Could it be all change for the law on equal pay and sex, race, age, disability, sexual orientation and religious discrimination?

The Government has recently consulted on its proposals to introduce a Single Equality Bill which would unite these laws under one Act. The Government sought views on its consultation paper (‘A Framework for Fairness’) from organisations and individuals as to how best to introduce the new legislation. Under its manifesto, the Government has pledged to introduce the Bill during the current Parliament.

The Government’s aim is to simplify, modernise and improve discrimination law. At present, law seeking to prevent discrimination is contained within no less than nine different pieces of major legislation. The Government hopes that by simplifying the law it will help to prevent discrimination, as the public will better understand their rights and responsibilities.

In broad terms the Government aims to:

  • simplify and standardise definitions and tests in discrimination law;
  • simplify and harmonise exceptions;
  • simplify and harmonise the way the law treats public functions and public services; and
  • bring the law of equal pay into the Single Equality Bill and update it in line with case law.

Responses to the consultation paper have been mixed. Some bodies, such as the CBI (Confederation of Business Industry) and the Commission for Equality and Human Rights, have commended the proposals for trying to simplify the law on discrimination. Others, however, have stressed that the ideas do not go far enough. The Equal Opportunities Commission and the Disability Rights Commission (“DRC”) have not been alone in stating that the Government’s paper does not address a number of current problems, such as the inequality in pay between men and women.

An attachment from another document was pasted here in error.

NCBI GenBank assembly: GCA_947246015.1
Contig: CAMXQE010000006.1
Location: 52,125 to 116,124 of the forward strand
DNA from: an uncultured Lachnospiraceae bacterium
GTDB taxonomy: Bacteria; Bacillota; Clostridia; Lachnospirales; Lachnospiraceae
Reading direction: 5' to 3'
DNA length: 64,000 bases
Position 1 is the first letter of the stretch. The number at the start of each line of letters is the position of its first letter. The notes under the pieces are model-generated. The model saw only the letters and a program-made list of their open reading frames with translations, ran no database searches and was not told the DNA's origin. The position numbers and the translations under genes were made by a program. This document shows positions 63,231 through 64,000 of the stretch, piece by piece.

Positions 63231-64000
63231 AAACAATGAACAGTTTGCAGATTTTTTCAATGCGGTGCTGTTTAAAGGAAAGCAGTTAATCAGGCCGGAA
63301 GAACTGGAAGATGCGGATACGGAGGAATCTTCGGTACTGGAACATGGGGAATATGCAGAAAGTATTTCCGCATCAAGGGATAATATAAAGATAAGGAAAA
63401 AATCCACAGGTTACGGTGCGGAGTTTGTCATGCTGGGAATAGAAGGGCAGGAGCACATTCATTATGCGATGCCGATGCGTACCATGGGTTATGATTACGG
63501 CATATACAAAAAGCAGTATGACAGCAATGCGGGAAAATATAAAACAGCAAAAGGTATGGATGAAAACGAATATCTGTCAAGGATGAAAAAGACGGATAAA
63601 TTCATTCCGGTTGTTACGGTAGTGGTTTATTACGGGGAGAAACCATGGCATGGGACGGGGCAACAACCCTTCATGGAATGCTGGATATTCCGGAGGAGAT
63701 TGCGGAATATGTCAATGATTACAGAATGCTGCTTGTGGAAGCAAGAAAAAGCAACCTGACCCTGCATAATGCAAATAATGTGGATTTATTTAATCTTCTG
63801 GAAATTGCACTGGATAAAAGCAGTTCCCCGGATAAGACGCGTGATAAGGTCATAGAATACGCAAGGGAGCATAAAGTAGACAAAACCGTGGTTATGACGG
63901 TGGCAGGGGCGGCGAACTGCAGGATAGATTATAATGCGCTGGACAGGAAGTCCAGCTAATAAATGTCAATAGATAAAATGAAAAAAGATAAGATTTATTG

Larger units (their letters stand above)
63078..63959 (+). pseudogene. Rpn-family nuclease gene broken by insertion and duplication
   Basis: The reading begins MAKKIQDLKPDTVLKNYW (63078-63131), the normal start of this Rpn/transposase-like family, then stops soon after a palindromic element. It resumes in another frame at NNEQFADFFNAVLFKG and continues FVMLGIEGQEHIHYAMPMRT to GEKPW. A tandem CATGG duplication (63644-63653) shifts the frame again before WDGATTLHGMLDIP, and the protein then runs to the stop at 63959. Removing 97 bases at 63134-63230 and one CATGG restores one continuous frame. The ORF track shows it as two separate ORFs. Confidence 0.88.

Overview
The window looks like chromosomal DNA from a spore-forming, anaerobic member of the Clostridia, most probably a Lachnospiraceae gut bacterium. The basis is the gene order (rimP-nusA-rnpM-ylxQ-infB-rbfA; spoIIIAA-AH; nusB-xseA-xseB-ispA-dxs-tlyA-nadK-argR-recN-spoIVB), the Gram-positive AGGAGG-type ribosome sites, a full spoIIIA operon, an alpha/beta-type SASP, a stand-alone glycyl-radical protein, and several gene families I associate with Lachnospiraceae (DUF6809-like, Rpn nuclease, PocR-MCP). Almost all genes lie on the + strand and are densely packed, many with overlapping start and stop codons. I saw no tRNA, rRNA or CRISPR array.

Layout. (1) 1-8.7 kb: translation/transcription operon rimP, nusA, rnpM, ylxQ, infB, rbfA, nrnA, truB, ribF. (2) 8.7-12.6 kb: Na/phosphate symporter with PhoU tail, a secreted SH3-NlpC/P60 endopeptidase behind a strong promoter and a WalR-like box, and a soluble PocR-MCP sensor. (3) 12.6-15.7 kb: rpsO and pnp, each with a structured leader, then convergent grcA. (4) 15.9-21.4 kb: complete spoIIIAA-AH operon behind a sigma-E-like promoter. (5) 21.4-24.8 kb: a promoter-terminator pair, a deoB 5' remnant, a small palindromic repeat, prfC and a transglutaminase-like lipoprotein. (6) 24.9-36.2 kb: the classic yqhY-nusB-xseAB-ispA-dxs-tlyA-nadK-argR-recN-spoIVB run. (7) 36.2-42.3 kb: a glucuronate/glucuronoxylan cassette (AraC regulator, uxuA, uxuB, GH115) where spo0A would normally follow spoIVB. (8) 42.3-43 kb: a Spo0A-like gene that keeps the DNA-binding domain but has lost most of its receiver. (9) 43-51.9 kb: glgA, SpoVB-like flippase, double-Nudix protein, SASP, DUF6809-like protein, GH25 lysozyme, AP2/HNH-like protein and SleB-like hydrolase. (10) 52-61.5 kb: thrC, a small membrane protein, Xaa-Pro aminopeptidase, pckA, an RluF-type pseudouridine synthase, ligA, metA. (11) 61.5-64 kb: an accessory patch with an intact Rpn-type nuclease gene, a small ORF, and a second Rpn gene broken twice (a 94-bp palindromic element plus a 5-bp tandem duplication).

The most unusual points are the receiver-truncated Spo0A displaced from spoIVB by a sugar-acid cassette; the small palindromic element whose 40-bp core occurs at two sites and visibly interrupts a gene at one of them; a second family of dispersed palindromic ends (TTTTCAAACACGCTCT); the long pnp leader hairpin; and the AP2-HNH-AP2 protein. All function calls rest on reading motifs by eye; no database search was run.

Overall, this is a mainly housekeeping exercise, rather than a radical chang to discrimination law as we know it. However, if the differences between the different tests and exceptions set out in the current individual acts are ironed out successfully, whilst still protecting employees and employers, that can only be a good thing!

The consultation closed in September 2007. More information can be obtained from the Communities and Local Government’s web site at:

We will, of course, keep you up-to-date as to if, and when, the Single Equality Bill becomes a reality.